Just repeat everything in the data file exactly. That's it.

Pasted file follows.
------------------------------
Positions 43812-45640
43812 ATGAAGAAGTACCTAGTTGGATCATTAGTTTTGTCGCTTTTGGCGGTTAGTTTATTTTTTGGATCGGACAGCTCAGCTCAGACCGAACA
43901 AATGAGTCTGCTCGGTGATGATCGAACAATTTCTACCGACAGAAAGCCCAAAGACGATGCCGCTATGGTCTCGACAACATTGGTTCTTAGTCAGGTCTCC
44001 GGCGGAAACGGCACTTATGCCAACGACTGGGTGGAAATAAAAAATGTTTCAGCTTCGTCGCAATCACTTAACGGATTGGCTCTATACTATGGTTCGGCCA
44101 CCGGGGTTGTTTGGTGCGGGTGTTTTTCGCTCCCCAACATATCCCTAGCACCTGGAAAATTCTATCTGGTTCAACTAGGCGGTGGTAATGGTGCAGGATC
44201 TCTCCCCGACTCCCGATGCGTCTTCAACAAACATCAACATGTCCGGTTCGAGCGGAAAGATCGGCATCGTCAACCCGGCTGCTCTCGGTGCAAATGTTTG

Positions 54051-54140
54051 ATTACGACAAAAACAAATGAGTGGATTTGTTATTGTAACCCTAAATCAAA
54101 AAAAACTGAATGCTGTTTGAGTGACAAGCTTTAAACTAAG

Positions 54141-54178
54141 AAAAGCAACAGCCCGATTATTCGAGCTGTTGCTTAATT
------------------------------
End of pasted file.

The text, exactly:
Positions 43812-45640
43812 ATGAAGAAGTACCTAGTTGGATCATTAGTTTTGTCGCTTTTGGCGGTTAGTTTATTTTTTGGATCGGACAGCTCAGCTCAGACCGAACA
43901 AATGAGTCTGCTCGGTGATGATCGAACAATTTCTACCGACAGAAAGCCCAAAGACGATGCCGCTATGGTCTCGACAACATTGGTTCTTAGTCAGGTCTCC
44001 GGCGGAAACGGCACTTATGCCAACGACTGGGTGGAAATAAAAAATGTTTCAGCTTCGTCGCAATCACTTAACGGATTGGCTCTATACTATGGTTCGGCCA
44101 CCGGGGTTGTTTGGTGCGGGTGTTTTTCGCTCCCCAACATATCCCTAGCACCTGGAAAATTCTATCTGGTTCAACTAGGCGGTGGTAATGGTGCAGGATC
44201 TCTCCCCGACTCCCGATGCGTCTTCAACAAACATCAACATGTCCGGTTCGAGCGGAAAGATCGGCATCGTCAACCCGGCTGCTCTCGGTGCAAATGTTTG

Positions 54051-54140
54051 ATTACGACAAAAACAAATGAGTGGATTTGTTATTGTAACCCTAAATCAAA
54101 AAAAACTGAATGCTGTTTGAGTGACAAGCTTTAAACTAAG

Positions 54141-54178
54141 AAAAGCAACAGCCCGATTATTCGAGCTGTTGCTTAATT